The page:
Thursday, March 15, 2012

The Unmade World

Robert Vaughn in Teenage Caveman (1958)

Nearly every D&D setting I know is set in a post-apocalyptic world. The archaeological evidence for this is as clear as the graph paper it's drawn on. At some remote point in history, someone had to lay the first stone in the Huge Ruined Pile your PC is meant to suffer though.

That's hardly a knock against post-collapse settings. The concept is as solid as they come. There's a good reason it's all over Appendix N. But it's interesting to think what the opposite would mean for a game. I don't recall too many RPG settings taking place in young or pseudo-prehistoric worlds (though the Lost World trope is fairly well represented). Is there a Hok the Mighty RPG? Fire & Ice? It seems like a missed opportunity. What's not to love about playing a Primitive Savage fighting in a world ruled by thunder lizards? More interesting are the stakes of your survival, which may also mean the survival of your tribe, even your entire species.

Seems like you could do a kind of Sid Meier's Civilization take on the D&D endgame, where instead of building a stronghold and attracting followers at 9th Level you're growing and advancing your tribe from your very first adventure. Experience points could be cashed in to raise tribal stats like Culture, Resources, Military Strength, etc. Almost like Settlers of Catan, but instead of drawing for resources you go on adventures to get them. Grab your obsidian axe, Grodd. Tonight we steal sheep!

Tomorrow: Serpent Men and the Hollow Earth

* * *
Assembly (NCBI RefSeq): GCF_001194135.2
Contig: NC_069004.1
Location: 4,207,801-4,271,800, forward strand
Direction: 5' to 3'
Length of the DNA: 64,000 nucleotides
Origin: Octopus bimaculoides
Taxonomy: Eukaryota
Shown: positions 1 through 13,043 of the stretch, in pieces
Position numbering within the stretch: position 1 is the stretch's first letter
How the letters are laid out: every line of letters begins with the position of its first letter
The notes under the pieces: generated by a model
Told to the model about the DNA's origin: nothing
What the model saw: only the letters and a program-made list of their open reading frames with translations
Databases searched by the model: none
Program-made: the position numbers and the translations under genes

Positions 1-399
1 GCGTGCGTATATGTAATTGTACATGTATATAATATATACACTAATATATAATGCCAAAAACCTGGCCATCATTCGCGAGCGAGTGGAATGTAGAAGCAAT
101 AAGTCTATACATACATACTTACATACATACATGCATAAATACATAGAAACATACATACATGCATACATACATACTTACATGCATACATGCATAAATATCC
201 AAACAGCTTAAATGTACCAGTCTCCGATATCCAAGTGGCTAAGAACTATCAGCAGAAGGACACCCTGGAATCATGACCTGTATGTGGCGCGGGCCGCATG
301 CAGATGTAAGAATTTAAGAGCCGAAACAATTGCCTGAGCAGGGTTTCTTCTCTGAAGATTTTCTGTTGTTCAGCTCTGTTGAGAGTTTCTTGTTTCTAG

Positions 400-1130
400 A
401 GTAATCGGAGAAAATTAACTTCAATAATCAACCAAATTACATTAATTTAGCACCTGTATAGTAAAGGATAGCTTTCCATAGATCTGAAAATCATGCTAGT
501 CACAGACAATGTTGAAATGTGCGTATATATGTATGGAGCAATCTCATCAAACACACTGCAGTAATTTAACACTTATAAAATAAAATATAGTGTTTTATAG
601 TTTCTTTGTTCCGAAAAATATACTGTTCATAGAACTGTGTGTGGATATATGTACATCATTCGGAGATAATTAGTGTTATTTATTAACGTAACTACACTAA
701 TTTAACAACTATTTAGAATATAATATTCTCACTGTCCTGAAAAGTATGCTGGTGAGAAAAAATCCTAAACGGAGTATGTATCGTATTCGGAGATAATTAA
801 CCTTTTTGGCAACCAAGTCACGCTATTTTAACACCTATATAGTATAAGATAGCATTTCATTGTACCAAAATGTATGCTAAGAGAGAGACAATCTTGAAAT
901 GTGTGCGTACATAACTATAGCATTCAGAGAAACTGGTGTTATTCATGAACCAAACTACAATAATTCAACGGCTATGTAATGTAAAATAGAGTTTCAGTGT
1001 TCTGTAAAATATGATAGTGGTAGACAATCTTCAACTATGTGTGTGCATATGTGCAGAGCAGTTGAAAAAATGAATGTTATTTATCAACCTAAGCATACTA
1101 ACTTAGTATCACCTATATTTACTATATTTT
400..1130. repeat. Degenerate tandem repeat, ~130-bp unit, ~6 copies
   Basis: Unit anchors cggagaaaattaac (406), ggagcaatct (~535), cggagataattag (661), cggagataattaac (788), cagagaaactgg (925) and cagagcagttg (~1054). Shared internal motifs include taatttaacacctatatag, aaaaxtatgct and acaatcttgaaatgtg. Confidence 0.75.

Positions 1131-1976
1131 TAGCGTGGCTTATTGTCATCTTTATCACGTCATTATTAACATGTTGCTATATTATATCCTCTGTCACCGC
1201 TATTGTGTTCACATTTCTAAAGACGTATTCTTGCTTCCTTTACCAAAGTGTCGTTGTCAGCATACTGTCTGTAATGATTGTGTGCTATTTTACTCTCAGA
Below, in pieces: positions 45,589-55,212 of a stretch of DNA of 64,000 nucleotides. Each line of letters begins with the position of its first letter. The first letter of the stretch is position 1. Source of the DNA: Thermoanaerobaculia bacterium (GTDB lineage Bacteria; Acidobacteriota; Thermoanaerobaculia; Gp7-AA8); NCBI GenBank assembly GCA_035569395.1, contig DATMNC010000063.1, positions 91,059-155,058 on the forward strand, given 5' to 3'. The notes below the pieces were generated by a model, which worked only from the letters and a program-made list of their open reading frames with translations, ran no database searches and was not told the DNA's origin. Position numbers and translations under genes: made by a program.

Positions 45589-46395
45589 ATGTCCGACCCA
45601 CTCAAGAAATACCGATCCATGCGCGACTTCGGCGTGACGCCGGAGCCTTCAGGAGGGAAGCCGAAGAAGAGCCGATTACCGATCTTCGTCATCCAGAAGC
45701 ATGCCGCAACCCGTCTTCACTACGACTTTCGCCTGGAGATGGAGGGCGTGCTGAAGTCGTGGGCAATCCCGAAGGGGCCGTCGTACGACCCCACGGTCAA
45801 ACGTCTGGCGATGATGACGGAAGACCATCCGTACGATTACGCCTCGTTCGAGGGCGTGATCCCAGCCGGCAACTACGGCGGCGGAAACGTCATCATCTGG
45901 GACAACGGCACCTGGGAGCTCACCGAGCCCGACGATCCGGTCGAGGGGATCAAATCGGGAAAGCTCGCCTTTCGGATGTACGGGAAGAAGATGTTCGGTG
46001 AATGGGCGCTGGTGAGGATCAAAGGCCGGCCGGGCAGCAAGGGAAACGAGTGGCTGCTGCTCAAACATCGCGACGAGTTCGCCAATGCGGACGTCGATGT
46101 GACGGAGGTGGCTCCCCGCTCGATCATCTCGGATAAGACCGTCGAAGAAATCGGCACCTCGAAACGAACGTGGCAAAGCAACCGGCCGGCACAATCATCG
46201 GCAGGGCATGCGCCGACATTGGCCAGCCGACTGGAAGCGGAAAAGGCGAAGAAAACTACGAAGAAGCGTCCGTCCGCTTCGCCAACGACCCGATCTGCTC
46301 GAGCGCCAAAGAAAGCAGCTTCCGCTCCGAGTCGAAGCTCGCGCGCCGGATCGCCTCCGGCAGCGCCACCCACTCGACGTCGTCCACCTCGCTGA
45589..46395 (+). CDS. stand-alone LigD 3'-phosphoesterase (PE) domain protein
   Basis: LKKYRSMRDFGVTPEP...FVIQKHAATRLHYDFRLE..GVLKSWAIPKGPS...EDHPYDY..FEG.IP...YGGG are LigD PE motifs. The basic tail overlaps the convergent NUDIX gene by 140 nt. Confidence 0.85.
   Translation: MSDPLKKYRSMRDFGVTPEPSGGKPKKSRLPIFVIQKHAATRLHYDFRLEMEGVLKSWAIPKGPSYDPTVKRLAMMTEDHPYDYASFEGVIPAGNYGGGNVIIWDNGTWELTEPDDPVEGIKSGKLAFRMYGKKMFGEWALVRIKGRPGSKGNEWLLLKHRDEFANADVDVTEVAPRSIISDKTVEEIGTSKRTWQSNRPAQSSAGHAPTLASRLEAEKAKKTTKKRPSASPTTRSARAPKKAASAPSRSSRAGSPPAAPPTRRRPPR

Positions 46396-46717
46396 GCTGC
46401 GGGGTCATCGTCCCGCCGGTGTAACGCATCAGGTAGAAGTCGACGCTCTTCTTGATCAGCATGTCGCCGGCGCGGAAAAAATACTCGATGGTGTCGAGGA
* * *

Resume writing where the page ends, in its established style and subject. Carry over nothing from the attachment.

EDIT: There's something in the water, because Jeff is talking about this today too.


  1. I'd never heard of Hok the Mighty before---awesome!

  2. Kesher: it's not Wellman's best but it's still a good time.

  3. Surely, with the existence of Serpent People, there's still a remnant of (pre-human) civilization in the equation? Unless these Serpent People are in competition with Ur-Humans for the planet?

    Looking forward to reading more.

  4. I'll seoond the Hok the Mighty recommendation. Of course there are some comics with this setting: Devil Dinosaur, Tragg and the Sky-People, Anthro, Kong, Tor etc.

  5. @Jayson: That's a good point, and one I'm trying to reconcile. I've been thinking of them kinda like the Sleestaks in Land of the Lost. More like secretive alien operatives.

    @Trey: Devil Dinosaur was the prime motivator here. I've always thought of the Sky Demons from that comic as a race of outlaw, bastard Celestials. Somehow I've never delved into Tragg, though I have many other Gold Key titles.